In statistics, it is argued that transition from a higher to a lower point is also a progressive development. Here is a good example of such a progression. At least, people who regard the politicians and business leaders as dishonest are declining in number. They say, self-criticism is the beginning of perfection. Know thyself, the Sufis used to advise people seeking to perfect themselves. The WEF deserves the praise of all people in the ordinary walks of life, the so-called silent majority of the world, who helplessly suffer the adverse consequences of bad governance, improper politics and malpractices in business, perhaps for having no power to retaliate against, for arranging a mirror wherein politicians and business leaders can look at their public images. Their search for perfection may begin in Davos if they have the mind to ask themselves, "what are we more than they?" (My apology to Rabindranath Tagore for substituting singular number with plural for advantage). On reading the findings of the survey, you must convince yourself that both politicians and business leaders have begun to amend themselves, however slowly, if not by their own volition but being constrained by mounting criticism of the enlightened voters, who are increasingly being educated, as the UNESCO constitution says, through training at schools, training at homes, through bitter experiences such as children learning to dread the fire through burns, through blunders costly to the aspirants. One may remember here the pathetic circumstances that led the sixth century B.C. Chinese philosopher Confucius to conclude that a bad government is worse than a ferocious tiger. Bad politics by dishonest politicians may be worse than that because people will have none to shield them and advance their cause.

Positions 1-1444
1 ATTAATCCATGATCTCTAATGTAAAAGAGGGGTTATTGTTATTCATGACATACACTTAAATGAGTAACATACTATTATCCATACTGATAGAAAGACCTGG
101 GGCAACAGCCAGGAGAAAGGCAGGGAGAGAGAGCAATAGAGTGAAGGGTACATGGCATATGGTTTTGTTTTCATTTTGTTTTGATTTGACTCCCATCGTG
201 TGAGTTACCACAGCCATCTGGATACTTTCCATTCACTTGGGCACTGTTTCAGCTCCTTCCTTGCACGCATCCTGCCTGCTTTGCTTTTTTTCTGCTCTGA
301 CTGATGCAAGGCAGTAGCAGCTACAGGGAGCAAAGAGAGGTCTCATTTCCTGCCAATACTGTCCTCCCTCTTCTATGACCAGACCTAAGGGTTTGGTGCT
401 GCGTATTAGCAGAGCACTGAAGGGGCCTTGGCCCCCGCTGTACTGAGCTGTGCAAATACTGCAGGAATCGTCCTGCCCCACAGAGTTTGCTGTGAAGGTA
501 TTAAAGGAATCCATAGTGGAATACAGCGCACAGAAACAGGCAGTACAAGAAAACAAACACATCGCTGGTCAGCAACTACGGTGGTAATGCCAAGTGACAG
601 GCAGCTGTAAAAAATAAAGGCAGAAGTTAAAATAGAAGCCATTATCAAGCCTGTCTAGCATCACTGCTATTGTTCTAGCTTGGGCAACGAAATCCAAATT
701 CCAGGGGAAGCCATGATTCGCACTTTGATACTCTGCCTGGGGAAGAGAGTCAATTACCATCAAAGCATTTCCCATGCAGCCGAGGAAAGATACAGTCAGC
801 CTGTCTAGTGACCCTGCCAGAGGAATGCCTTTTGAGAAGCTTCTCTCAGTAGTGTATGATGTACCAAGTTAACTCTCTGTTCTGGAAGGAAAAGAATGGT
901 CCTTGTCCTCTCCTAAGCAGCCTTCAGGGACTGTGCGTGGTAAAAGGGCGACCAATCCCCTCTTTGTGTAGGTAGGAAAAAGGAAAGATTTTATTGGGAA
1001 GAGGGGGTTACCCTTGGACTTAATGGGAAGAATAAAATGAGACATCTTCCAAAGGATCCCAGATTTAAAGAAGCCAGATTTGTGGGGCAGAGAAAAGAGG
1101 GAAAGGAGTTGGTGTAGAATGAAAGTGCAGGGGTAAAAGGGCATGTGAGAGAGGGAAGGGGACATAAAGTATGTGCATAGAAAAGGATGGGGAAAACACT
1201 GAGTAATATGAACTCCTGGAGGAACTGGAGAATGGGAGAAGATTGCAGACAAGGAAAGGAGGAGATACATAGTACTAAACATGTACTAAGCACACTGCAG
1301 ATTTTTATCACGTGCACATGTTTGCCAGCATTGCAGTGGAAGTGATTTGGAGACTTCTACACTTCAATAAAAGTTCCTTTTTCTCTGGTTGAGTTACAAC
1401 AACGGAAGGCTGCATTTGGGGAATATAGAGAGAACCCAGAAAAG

If dishonest politicians and business leaders co-exist in a society, with or without forming visible or invisible alliance for mutual advantage, powerless people, who constitute the helpless majority, are like deer exposed to hungry tigers in a cage. Yet politicians and businessmen are assets of any society. If you are not ready to regard them so, you have to consider them as essential evils. Can you deny that politicians create the glue to hold a society together by mobilising people towards a common purpose in a state, which Woodrow Wilson defined as "the community of people organised by law within a definite territory". Yes, dishonest politicians torment a society by simultaneously generating centripetal and centrifugal forces. An extreme example is Saddam Hossain of Iraq. Without him in power, Iraq is facing the danger of being torn apart into three mutually antagonistic pieces of land to perennially fight with one another.